Difference between revisions of "Could you give a precise definition for "Control Law"?"

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A control law, which is usually part of the controller, takes the output of a process one wants to control as input. This input is then used in an algorithm to compute an output u, which is sent to the actuating mechanism to perform a corrective action. For example, in a cruise control system, the control law compares the reference speed to the current speed and uses this error (vr - v) in a PID control algorithm to determine the signal u that is then sent to the actuators to decrease the error between the desired and actual speed.
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A control law is a mathematical formula used by the controller to determine the output u that is sent to the plant. In a feedback control scenario, the output u can lead to robustness to uncertainty, and can be used to design system dynamics. A control law, which is usually part of the controller, takes the output of a process one wants to control as input. This input is then used in an algorithm that the controller uses to determine u, which is the input to the system (plant). For example, in a cruise control system, the control law compares the reference speed to the current speed and uses this error (vr - v) in a PID control algorithm to determine the signal u that is then sent to the actuators to decrease the error between the desired and actual speed.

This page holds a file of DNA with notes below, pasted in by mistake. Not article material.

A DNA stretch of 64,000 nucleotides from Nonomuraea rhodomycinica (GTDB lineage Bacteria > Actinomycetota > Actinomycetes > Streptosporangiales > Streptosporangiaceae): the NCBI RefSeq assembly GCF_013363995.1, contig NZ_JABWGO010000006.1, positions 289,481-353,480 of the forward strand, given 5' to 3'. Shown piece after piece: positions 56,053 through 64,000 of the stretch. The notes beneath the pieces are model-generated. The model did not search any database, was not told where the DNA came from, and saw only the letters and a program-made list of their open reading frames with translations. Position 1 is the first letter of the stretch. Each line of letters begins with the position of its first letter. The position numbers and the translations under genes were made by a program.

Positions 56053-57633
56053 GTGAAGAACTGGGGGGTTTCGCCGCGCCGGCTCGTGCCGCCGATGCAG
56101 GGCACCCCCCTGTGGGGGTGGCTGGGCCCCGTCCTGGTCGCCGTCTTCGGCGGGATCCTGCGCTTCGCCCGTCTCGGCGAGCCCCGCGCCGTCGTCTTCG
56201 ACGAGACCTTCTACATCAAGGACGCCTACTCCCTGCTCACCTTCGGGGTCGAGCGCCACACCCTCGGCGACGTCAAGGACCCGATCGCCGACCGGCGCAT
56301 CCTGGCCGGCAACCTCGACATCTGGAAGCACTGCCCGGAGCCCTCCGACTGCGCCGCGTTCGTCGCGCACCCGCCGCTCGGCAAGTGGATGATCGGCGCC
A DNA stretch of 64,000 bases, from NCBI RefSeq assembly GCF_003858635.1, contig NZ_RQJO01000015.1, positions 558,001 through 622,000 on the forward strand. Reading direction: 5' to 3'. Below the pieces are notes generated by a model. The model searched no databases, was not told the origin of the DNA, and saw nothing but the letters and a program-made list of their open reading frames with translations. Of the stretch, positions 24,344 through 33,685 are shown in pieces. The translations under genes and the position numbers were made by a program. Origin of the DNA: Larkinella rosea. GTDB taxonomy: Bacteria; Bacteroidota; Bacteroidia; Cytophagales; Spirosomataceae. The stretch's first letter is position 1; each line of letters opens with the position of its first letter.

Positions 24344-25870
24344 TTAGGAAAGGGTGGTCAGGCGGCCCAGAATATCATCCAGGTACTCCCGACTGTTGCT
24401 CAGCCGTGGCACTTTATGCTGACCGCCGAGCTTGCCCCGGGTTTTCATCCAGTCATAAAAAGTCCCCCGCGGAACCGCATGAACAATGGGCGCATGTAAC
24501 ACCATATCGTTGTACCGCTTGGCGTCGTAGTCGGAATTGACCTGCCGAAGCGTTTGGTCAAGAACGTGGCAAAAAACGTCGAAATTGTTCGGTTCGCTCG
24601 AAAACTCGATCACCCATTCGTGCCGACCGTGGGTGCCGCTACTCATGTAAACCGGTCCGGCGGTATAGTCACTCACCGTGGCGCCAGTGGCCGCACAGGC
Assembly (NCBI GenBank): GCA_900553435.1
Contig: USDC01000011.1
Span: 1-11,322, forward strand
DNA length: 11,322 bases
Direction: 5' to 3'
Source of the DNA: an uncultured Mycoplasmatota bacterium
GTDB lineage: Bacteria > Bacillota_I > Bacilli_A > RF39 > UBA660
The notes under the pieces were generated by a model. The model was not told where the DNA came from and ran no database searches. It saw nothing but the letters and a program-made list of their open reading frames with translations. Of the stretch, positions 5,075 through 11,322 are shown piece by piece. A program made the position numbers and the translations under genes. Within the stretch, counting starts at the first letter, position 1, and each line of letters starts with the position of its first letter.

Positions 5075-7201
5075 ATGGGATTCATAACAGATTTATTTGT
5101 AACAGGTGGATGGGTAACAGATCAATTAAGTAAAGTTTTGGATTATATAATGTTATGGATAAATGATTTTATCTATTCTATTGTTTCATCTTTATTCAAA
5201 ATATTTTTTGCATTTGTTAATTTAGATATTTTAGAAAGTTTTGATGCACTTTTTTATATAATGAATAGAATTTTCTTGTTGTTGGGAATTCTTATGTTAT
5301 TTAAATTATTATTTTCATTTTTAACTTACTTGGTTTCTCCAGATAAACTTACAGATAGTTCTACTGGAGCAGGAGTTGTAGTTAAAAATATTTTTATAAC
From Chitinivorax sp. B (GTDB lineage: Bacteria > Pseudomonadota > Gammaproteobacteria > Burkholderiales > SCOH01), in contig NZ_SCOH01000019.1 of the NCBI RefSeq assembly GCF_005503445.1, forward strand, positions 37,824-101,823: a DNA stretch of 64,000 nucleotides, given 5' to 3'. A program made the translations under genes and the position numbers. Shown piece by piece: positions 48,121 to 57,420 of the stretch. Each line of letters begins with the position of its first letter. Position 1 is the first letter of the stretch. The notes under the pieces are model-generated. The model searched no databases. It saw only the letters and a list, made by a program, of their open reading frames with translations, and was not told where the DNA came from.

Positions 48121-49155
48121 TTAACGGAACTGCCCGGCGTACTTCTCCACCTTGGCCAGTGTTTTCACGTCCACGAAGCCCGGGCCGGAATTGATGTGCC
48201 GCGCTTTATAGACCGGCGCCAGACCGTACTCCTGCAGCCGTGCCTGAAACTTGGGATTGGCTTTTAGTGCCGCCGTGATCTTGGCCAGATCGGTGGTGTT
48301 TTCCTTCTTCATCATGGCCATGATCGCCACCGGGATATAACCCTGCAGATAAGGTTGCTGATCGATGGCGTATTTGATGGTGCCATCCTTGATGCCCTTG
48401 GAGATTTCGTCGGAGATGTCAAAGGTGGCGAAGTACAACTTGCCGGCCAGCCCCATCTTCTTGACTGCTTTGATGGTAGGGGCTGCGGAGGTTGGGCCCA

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--[[User:Soto|Luis Soto]] 15:49, 10 October 2007 (PDT)
 
--[[User:Soto|Luis Soto]] 15:49, 10 October 2007 (PDT)
 
[[Category: CDS 101/110 FAQ - Lecture 2-2]]
 
[[Category: CDS 101/110 FAQ - Lecture 2-2]]
 
[[Category: CDS 101/110 FAQ - Lecture 2-2, Fall 2007]]
 
[[Category: CDS 101/110 FAQ - Lecture 2-2, Fall 2007]]

Latest revision as of 03:56, 11 October 2007

A control law is a mathematical formula used by the controller to determine the output u that is sent to the plant. In a feedback control scenario, the output u can lead to robustness to uncertainty, and can be used to design system dynamics. A control law, which is usually part of the controller, takes the output of a process one wants to control as input. This input is then used in an algorithm that the controller uses to determine u, which is the input to the system (plant). For example, in a cruise control system, the control law compares the reference speed to the current speed and uses this error (vr - v) in a PID control algorithm to determine the signal u that is then sent to the actuators to decrease the error between the desired and actual speed.

--Luis Soto 15:49, 10 October 2007 (PDT)